- Should I agree to a waiver of subrogation?
Subrogation waivers differ by contract or agreement, as do their benefits and hazards. As a result, it’s important to seek legal advice or speak with your insurance for a waiver of subrogation. Some insurers forbid their insureds from signing subrogation waivers because they place them at greater risk. Understanding the hazards involved will assist you in making an informed decision.
- How does the waiver of subrogation process work?
An insurer pays a claim to the insured for covered losses after a loss. If a third party caused the loss, the insurer may be able to subrogate the claim and seek damages from the responsible party. A waiver of subrogation prevents the insurer from pursuing or suing the responsible third-party for compensation. These clauses can be found in contracts or added to existing contracts as addendums. To be legitimate, any contract must have consent between the parties.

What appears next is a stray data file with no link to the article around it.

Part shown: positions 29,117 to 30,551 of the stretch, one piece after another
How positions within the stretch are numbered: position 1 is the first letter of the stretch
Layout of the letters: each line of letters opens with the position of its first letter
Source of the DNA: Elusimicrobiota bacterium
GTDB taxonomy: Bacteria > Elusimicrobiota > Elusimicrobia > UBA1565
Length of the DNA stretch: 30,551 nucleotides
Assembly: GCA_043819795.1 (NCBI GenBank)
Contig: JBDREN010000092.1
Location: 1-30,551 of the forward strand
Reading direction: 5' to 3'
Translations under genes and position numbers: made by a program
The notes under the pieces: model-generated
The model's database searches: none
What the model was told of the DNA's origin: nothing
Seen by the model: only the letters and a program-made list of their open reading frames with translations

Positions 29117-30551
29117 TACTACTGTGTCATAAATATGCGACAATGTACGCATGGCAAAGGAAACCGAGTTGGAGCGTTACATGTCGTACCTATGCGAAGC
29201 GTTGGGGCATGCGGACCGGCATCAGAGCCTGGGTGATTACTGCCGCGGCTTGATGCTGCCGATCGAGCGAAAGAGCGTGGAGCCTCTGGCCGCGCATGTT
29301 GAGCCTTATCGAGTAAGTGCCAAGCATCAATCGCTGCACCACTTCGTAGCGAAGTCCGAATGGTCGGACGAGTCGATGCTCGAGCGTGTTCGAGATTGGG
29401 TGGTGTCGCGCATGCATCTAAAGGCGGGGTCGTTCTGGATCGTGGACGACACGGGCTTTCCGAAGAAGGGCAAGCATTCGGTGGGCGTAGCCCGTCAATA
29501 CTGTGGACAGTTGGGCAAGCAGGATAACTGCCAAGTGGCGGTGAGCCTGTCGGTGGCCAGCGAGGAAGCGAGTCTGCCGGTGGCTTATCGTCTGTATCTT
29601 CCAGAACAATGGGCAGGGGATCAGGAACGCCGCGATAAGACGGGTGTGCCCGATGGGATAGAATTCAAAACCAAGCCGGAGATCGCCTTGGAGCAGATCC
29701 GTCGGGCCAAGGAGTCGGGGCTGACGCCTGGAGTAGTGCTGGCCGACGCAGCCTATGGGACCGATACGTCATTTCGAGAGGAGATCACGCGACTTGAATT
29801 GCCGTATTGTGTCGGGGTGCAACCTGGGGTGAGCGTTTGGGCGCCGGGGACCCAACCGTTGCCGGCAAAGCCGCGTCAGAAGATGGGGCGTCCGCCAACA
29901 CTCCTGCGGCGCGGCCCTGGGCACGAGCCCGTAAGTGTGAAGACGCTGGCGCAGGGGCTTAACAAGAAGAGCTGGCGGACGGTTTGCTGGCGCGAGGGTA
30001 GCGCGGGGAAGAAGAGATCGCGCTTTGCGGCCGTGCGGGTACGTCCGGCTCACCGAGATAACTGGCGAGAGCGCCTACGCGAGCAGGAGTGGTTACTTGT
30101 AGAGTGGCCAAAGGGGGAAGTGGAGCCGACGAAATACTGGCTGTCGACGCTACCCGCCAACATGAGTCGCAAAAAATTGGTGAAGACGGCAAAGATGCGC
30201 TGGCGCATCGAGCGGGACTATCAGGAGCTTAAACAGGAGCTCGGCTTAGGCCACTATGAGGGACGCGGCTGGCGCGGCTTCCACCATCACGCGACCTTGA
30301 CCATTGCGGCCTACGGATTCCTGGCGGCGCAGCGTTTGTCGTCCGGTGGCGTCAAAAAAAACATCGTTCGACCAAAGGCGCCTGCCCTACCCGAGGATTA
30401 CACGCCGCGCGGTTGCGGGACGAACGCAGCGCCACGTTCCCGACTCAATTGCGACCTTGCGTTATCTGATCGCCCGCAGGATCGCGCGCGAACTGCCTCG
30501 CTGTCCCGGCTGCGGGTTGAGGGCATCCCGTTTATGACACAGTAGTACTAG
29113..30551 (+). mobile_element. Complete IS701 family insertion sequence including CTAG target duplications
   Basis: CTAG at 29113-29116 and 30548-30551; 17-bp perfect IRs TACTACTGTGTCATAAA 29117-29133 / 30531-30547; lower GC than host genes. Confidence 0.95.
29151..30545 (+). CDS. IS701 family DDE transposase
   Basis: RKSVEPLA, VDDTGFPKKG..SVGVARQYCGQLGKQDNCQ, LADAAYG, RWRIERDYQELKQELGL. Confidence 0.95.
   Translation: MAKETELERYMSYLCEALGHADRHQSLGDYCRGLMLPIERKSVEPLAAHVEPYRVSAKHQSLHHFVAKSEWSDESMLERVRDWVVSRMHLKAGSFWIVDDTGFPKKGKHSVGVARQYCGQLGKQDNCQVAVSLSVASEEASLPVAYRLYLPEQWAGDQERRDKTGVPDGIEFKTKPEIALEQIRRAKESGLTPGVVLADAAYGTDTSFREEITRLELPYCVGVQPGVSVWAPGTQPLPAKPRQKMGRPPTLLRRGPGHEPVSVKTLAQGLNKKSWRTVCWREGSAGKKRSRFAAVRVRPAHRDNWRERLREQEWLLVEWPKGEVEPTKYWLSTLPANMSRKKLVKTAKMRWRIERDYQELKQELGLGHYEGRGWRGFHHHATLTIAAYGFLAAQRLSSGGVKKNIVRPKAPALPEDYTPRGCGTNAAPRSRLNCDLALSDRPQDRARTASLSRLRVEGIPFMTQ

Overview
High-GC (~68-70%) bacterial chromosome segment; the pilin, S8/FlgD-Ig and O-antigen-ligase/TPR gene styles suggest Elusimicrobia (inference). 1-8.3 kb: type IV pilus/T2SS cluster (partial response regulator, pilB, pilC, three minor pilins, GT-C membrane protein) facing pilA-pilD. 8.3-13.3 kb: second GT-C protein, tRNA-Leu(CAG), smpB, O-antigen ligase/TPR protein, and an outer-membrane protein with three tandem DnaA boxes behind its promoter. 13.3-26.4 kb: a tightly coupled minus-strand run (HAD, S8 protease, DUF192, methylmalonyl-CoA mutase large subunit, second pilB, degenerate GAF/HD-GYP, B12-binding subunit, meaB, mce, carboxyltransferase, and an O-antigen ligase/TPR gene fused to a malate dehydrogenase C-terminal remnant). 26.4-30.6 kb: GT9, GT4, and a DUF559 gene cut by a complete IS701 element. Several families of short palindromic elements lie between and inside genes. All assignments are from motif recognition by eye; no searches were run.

Examining workers’ compensation waivers of subrogation
Workers’ compensation waivers of subrogation are, without a doubt, highly popular in today’s contracts, especially construction contracts. The reason for this is less obvious. Perhaps the contractual party expects immunity from a third-party claim emerging from their subcontractor’s workers’ compensation claim if they sign the waiver. This is a false hope if this is the hope.
A waiver of subrogation does not prevent an injured subcontractor’s employee from pursuing the contractor in court. It only prevents the subcontractor’s workers’ compensation insurance from pursuing subrogation or enforcing its lien on a third-party claim. The wounded employee, who may obtain a twofold recovery if the worker’s compensation line does not have to be repaid to the business, maybe the lone winner from the waiver. Because the waiver did not have the expected impact of preventing a third-party claim, the contracting party loses or at the very least does not prevail. Because its right of recovery was waived, the workers’ compensation insurance loses. The biggest loser is the subcontractor who:
- Pays an additional premium to add the waiver of subrogation to its workers’ compensation policy.
- Faces a premium increase because the lack of recovery on its workers’ compensation lien inflates its loss experience.
- Takes a double hit when its own general liability coverage is used to resolve its employee’s third-party claim due to a likely indemnification provision in its contract.